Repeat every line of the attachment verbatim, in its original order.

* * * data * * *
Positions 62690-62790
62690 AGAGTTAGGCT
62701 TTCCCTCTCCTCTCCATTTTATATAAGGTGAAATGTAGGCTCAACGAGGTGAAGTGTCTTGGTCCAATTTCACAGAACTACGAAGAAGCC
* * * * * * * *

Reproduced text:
Positions 62690-62790
62690 AGAGTTAGGCT
62701 TTCCCTCTCCTCTCCATTTTATATAAGGTGAAATGTAGGCTCAACGAGGTGAAGTGTCTTGGTCCAATTTCACAGAACTACGAAGAAGCC